An assessment of the generator will ensure the generator is properly sized, configured, and maintained to support the UPS, A/C and mission-critical infrastructure.
* Uninterruptable Power Supply (UPS) – The four main parts of the UPS system are the rectifier, batteries, inverter and bypass (internal and external). A facility assessment can ensure each part components compatibility and integrity.
The UPS relies on batteries for power should the utility power fail or if your facility experiences various power anomalies. If you have a string of batteries (several batteries in series are required for your DC buss voltage), it only takes one battery in that string to fail (or open) for your UPS to drop the load.
While assessing a UPS system, a trained professional must examine the electrical systems it’s supporting, the UPS topology, internal redundancy, kVA sizing, age of UPS/batteries and the condition of the fans and capacitors. Manufacturers recommend that preventative maintenance be performed a minimum of two times per year on the UPS and all of the batteries.
* Bypass/Transformer/Power Distribution Panel – We recommend installing external maintenance bypass (rotary or circuit breakers) to give you an external means to completely bypass the UPS system without interruption to the load.
With any type of electrical distribution system, there are several contact points. Loose connections will emit a heat signature, which thermal testing can detect. A site survey will also check breakers, connection points, transformers and power distribution panels.
3. Mechanical – Specialized air conditioning (A/C) is specifically designed to support an equipment-populated space, as opposed to human comfort. These units have the capacity to add or remove moisture from that room as needed.
This system is the most labor intensive and the most mechanical system in the room. We recommend that you have redundancy should you experience problems with your A/C system.
There are several different ways to cool a room with an A/C unit. A facilities assessment considers your existing cooling mechanism and determines if you have the proper design, redundancy and capacity to support your mission–critical infrastructure. It will also identify hot spots or air flow problems and help you address them.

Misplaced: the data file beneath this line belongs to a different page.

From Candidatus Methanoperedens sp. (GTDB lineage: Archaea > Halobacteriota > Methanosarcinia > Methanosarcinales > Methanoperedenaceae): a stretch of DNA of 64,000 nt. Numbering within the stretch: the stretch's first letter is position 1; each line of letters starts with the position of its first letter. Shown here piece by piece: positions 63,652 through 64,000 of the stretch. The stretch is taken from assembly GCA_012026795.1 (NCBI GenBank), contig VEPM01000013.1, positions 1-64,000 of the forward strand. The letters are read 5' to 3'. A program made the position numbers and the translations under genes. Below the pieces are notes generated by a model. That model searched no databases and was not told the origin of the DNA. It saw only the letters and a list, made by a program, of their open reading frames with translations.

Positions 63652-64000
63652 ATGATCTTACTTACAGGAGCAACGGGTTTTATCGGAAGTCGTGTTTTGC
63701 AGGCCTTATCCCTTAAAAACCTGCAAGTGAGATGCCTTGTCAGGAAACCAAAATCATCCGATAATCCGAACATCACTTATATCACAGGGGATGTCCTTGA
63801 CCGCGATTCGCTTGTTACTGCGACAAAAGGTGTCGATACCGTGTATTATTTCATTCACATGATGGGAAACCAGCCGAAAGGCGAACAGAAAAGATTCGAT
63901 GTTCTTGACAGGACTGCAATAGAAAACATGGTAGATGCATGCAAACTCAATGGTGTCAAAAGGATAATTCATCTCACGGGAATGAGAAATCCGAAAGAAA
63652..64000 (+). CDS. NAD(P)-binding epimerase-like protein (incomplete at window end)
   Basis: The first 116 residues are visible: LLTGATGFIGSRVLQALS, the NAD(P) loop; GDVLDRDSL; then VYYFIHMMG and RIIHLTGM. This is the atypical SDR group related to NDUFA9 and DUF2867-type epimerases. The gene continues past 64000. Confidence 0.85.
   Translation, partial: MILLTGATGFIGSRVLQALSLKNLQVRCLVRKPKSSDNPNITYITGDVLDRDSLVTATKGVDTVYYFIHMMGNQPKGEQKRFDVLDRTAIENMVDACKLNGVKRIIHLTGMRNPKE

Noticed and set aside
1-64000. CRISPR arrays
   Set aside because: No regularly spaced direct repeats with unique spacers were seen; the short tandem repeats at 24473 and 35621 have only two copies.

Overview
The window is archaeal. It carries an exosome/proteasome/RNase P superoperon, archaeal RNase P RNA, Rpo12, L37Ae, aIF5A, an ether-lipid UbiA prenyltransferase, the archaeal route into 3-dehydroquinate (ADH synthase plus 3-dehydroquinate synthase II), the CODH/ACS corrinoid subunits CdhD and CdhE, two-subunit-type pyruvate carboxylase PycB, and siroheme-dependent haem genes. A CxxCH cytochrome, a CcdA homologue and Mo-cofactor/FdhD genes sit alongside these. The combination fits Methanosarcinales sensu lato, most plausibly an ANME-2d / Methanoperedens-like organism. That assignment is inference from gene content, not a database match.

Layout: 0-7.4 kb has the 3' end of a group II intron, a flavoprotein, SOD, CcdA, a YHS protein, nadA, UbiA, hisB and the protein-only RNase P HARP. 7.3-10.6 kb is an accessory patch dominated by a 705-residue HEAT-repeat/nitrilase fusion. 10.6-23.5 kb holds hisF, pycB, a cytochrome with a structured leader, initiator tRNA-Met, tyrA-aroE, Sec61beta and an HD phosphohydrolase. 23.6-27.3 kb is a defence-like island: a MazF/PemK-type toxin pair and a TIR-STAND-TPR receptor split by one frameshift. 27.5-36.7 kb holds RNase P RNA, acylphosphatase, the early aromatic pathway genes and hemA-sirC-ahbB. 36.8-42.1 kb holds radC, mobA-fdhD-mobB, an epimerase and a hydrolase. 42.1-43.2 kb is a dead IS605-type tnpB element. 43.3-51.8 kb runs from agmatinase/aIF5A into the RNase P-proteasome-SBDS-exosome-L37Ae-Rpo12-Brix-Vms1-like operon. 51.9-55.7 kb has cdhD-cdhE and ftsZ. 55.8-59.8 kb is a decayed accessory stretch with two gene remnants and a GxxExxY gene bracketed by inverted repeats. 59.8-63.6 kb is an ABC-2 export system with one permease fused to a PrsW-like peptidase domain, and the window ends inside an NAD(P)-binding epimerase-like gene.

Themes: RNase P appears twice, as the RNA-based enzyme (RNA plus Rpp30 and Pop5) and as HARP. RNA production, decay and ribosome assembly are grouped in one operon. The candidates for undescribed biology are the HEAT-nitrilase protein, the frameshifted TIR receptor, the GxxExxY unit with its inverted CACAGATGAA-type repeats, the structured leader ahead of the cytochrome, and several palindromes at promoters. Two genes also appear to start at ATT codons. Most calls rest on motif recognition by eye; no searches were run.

4. Fire Suppression – Most of the chemical fire suppressants require a hermetically sealed room to extinguish a fire. If the room isn’t sealed correctly, they won’t work correctly, running the risk of being unable to fully extinguish a fire. This is especially important if a fire occurs when the facility isn’t occupied.
Wet pipe or pre-action dry pipe systems don’t require a sealed environment. Each of these systems is tied into the EPO (Emergency Power Off) system and upon activation, they will power down the entire mission-critical facility. An assessment will examine the conditions of these systems and the health of the infrastructure.
While these are the (4) main components, there are also other significant items that may be included in a facilities assessment, including physical and cyber security. We’ll cover these items in a future post.
In addition to the report, depending on the requirements of the facility assessment, a proper facilities assessment should also provide a simple one-line drawing of the electrical infrastructure, a room layout diagram, and/or address any additional requirements that you may have.
Keeping your mission-critical equipment and your load online takes a proactive effort rather than a reactive response. A facilities assessment is the best way to ensure the soundness your facility’s infrastructure, prevent catastrophic failure and avoid costly downtime.